THE BLOG
12/07/2014 02:02 am ET Updated Dec 06, 2017

The Double and the Christmas Holidays

Do you feel like you're turning into a different person over the holidays? How about your fellow citizens -- do they appear to be morphing into unrecognizable automata? The holidays can do that to you -- especially in Los Angeles. It's a time when people get consumed with travel schedules, holiday parties, frenzied "gifting," and trying to keep up with the Kardashians -- and forget to act like real human beings.

Just this past week we saw a grown man bark at a Starbucks barista because his eggnog latte wasn't hot enough, soccer moms body-check each other grabbing at Target discount wreaths, and senior citizens hydroplane in a Mercedes while trying to grab a parking spot at a rainy mall.

Fellow citizens, enough is enough. Get some perspective -- before you become ersatz human beings even your nearest and dearest wouldn't recognize.

This is where indie cinema can offer some timely lessons on the perils of modern dehumanization. One of our favorite films at the Sundance Film Festival earlier this year was The Double, starring Jesse Eisenberg and written and directed by Richard Ayoade. Currently out on DVD and VOD, the film is one of the smartest adaptations yet of Fyodor Dostoevsky's The Double, the seminal novella of modern alienation.

Jesse Eisenberg plays Simon James, a meek office drone toiling away in a retro-futuristic dystopia of grimy office buildings and gray apartment flats. The bleak settings owe much to Terry Gilliam's Brazil and George Orwell's 1984, while Simon's character recalls Anthony Perkins' persecuted office worker in Orson Welles' adaptation of Kafka's The Trial.

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The hapless, ineffectual Simon loves a fellow office worker, Hannah (Mia Wasikowska), but he is completely unable to assert himself with her or with his co-workers -- indeed, at times he is barely able to make it out of the office elevator. For this he is treated as if he is of little more consequence than the paint on the dingy office walls.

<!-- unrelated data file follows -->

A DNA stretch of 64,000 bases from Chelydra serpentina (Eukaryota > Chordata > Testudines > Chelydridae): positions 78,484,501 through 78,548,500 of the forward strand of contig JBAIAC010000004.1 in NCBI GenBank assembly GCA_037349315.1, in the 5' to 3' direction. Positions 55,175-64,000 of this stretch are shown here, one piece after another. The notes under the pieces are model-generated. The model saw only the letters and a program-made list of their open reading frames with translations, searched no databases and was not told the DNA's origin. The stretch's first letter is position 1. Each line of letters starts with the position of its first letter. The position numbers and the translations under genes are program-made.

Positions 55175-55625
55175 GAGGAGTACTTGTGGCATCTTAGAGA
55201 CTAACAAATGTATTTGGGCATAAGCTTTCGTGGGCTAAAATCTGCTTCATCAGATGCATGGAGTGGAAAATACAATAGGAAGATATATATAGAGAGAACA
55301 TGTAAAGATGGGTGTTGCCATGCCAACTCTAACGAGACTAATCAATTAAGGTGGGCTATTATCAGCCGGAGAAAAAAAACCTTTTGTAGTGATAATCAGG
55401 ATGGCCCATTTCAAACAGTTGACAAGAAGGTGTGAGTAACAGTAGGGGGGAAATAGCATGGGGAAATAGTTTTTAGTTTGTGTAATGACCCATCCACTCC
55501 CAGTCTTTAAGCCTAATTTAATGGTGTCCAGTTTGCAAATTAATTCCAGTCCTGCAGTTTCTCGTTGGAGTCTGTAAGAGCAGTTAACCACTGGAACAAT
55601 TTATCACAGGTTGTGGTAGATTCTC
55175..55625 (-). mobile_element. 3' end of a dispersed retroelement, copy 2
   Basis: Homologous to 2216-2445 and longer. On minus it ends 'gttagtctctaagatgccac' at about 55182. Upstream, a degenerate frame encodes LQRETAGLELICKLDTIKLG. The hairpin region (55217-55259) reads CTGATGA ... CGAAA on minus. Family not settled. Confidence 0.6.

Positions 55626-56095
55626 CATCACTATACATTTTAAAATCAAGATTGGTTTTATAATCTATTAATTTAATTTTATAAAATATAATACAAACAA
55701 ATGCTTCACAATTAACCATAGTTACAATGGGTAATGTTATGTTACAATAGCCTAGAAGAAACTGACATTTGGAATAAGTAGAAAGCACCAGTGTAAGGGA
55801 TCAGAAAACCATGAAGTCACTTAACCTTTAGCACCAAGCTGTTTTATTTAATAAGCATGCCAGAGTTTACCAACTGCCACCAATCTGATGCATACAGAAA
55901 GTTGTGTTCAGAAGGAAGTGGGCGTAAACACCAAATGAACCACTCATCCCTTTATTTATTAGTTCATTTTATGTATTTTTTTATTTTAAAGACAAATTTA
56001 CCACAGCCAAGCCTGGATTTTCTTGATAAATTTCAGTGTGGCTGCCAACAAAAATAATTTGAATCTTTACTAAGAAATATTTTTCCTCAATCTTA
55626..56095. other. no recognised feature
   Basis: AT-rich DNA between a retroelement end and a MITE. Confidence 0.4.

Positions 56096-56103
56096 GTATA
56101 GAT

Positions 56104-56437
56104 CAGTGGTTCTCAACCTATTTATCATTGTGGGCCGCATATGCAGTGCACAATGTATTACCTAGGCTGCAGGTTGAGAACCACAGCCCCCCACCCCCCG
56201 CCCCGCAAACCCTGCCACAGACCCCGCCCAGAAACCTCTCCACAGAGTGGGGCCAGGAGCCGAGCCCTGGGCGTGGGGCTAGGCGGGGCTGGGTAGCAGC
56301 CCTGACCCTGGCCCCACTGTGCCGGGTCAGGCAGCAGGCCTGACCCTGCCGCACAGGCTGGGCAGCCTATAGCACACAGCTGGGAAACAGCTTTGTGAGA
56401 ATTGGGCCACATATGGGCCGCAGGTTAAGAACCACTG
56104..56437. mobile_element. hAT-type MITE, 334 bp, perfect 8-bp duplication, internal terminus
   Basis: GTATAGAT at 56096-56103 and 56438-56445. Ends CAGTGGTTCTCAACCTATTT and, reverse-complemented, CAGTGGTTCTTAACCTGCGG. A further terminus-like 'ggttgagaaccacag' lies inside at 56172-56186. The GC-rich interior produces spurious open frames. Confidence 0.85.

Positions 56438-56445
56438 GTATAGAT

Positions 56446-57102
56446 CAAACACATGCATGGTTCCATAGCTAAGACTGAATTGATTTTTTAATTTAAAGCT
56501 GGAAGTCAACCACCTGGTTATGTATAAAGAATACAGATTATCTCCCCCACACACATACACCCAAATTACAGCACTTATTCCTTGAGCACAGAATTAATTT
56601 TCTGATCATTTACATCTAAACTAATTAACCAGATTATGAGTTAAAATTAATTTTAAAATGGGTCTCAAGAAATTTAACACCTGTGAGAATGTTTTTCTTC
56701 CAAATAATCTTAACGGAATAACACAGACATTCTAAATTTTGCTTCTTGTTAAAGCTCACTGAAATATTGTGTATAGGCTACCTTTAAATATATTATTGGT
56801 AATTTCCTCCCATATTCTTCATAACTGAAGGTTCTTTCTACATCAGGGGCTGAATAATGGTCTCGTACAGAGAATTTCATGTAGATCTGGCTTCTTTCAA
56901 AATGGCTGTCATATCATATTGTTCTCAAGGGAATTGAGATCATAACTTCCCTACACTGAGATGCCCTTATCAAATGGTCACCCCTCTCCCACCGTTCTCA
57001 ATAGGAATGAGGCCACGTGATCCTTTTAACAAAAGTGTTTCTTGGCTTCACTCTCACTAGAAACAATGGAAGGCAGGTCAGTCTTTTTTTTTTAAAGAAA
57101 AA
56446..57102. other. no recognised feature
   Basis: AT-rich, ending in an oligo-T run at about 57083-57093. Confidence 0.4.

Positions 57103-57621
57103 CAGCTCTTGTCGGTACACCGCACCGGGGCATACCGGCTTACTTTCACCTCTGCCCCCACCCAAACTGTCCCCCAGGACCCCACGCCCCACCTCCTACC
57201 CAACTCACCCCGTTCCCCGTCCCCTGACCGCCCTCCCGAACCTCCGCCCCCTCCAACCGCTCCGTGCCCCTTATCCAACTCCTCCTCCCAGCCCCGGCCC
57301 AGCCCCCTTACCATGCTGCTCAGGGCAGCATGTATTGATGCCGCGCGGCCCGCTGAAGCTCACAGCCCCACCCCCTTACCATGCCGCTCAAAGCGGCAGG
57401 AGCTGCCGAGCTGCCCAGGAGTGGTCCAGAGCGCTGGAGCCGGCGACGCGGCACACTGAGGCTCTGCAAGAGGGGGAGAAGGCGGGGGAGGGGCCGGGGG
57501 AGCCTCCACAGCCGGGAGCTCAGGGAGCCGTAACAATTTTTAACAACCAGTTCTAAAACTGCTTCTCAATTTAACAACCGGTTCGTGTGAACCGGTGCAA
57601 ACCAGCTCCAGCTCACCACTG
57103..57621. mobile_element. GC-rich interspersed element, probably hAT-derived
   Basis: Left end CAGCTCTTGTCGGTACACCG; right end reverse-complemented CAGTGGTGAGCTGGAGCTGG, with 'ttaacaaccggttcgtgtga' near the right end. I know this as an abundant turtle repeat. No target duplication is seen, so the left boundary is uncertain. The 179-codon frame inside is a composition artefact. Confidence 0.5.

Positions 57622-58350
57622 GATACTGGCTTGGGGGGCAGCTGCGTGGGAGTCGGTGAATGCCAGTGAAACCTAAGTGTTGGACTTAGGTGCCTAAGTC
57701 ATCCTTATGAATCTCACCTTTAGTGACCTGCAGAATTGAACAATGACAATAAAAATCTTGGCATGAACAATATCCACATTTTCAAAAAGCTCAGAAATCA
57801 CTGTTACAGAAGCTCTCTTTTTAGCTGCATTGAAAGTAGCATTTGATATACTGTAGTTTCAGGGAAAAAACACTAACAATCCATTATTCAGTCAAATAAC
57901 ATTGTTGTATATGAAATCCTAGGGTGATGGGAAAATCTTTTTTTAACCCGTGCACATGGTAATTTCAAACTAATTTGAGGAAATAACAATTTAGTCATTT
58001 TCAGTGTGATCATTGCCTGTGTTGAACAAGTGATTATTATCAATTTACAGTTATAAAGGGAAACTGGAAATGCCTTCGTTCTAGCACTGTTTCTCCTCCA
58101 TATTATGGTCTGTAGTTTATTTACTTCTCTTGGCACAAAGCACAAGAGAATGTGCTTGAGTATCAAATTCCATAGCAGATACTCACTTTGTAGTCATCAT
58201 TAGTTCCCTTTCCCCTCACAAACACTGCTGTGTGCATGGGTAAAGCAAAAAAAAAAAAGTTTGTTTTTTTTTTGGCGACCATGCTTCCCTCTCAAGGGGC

A wrench is thrown in the works one day when Simon is introduced to a new co-worker: a fellow named James Simon (also played by Eisenberg) who strangely enough, looks exactly like him. In personality, however, James is the opposite of Simon -- smooth, assertive, full of charm and slick maneuvering. In short order, James takes credit for Simon's work, double-crosses him with his boss, and starts putting moves on the lovely Hannah before Simon's horrified eyes.

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Making matters worse, no one seems to notice the striking similarity between Simon and James -- something that infuriates poor Simon. James taunts Simon by stealing more and more of his life, eventually driving Simon to take desperate measures before a final, surreal denouement.

The story of The Double is a parable of how people can get caught up in the hamster wheel of modern existence -- cowed by authority, hierarchy, and external standards of worth into trying to please everyone around them, while not pleasing the most important person they have to live with: themselves.

Surrounded by materialistic, selfish co-workers, Simon initially makes the mistake of adopting their standards and losing sight of who he is. In trying to fit into the absurd confines of a cookie-cutter existence, he squashes his own individuality. Through a metaphysical twist, however, Simon's punishment for this self-betrayal is to be hounded by a wilier, craftier double of himself - until he finally learns to stand up and fight back.

Interestingly enough, The Double isn't the only movie this year to deal with these themes. Enemy, starring Jake Gyllenhaal and directed by Denis Villeneuve, depicts a lonely professor, Adam Bell, who encounters his doppelganger, an actor named Anthony Clair (both played by Gyllenhaal). Caught up in a web of competitiveness and mutual jealousy, the two men attempt to destroy each other's lives. Based on José Saramago's 2002 novel The Double, Enemy is a timely allegory of the kind of alienation that can result from losing sight of fundamental human values.

So as we head into the holidays, remember: it's not about what you have, how much you spend, how perfectly wrapped your gifts are, or where you need to be in fifteen minutes. It's about taking time to reflect, appreciating the company of those around you, and giving back to the universe through acts of kindness and generosity.

As the classic Frank Capra movie says, you can't take it with you -- so enjoy the holidays and take the time to be a real human being.

Now please excuse us as we grab that last parking spot ...